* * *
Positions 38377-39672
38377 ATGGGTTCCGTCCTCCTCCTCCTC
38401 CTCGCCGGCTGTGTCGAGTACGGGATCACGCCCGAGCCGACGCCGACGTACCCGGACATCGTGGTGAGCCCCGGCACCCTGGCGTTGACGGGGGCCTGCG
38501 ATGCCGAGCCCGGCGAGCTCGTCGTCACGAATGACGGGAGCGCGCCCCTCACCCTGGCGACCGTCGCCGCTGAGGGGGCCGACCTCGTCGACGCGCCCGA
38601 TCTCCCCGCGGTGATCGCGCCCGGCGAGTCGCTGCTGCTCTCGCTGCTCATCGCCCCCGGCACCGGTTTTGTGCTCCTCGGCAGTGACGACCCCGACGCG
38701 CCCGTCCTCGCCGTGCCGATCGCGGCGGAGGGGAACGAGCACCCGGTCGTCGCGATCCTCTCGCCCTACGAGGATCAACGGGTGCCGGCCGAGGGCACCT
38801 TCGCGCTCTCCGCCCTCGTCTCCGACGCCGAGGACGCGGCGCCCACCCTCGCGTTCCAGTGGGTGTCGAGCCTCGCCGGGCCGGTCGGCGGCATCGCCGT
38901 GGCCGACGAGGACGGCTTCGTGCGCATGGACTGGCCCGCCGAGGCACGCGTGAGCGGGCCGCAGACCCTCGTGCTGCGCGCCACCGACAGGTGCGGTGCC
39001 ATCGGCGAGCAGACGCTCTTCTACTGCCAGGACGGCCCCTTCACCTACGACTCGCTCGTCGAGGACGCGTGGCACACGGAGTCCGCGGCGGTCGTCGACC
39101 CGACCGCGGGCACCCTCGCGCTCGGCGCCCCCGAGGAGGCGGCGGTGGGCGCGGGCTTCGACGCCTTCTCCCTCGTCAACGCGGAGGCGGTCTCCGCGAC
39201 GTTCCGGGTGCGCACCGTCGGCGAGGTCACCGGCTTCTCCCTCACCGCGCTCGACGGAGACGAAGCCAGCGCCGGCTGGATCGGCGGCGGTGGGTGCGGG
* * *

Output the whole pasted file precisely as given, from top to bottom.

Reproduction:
Positions 38377-39672
38377 ATGGGTTCCGTCCTCCTCCTCCTC
38401 CTCGCCGGCTGTGTCGAGTACGGGATCACGCCCGAGCCGACGCCGACGTACCCGGACATCGTGGTGAGCCCCGGCACCCTGGCGTTGACGGGGGCCTGCG
38501 ATGCCGAGCCCGGCGAGCTCGTCGTCACGAATGACGGGAGCGCGCCCCTCACCCTGGCGACCGTCGCCGCTGAGGGGGCCGACCTCGTCGACGCGCCCGA
38601 TCTCCCCGCGGTGATCGCGCCCGGCGAGTCGCTGCTGCTCTCGCTGCTCATCGCCCCCGGCACCGGTTTTGTGCTCCTCGGCAGTGACGACCCCGACGCG
38701 CCCGTCCTCGCCGTGCCGATCGCGGCGGAGGGGAACGAGCACCCGGTCGTCGCGATCCTCTCGCCCTACGAGGATCAACGGGTGCCGGCCGAGGGCACCT
38801 TCGCGCTCTCCGCCCTCGTCTCCGACGCCGAGGACGCGGCGCCCACCCTCGCGTTCCAGTGGGTGTCGAGCCTCGCCGGGCCGGTCGGCGGCATCGCCGT
38901 GGCCGACGAGGACGGCTTCGTGCGCATGGACTGGCCCGCCGAGGCACGCGTGAGCGGGCCGCAGACCCTCGTGCTGCGCGCCACCGACAGGTGCGGTGCC
39001 ATCGGCGAGCAGACGCTCTTCTACTGCCAGGACGGCCCCTTCACCTACGACTCGCTCGTCGAGGACGCGTGGCACACGGAGTCCGCGGCGGTCGTCGACC
39101 CGACCGCGGGCACCCTCGCGCTCGGCGCCCCCGAGGAGGCGGCGGTGGGCGCGGGCTTCGACGCCTTCTCCCTCGTCAACGCGGAGGCGGTCTCCGCGAC
39201 GTTCCGGGTGCGCACCGTCGGCGAGGTCACCGGCTTCTCCCTCACCGCGCTCGACGGAGACGAAGCCAGCGCCGGCTGGATCGGCGGCGGTGGGTGCGGG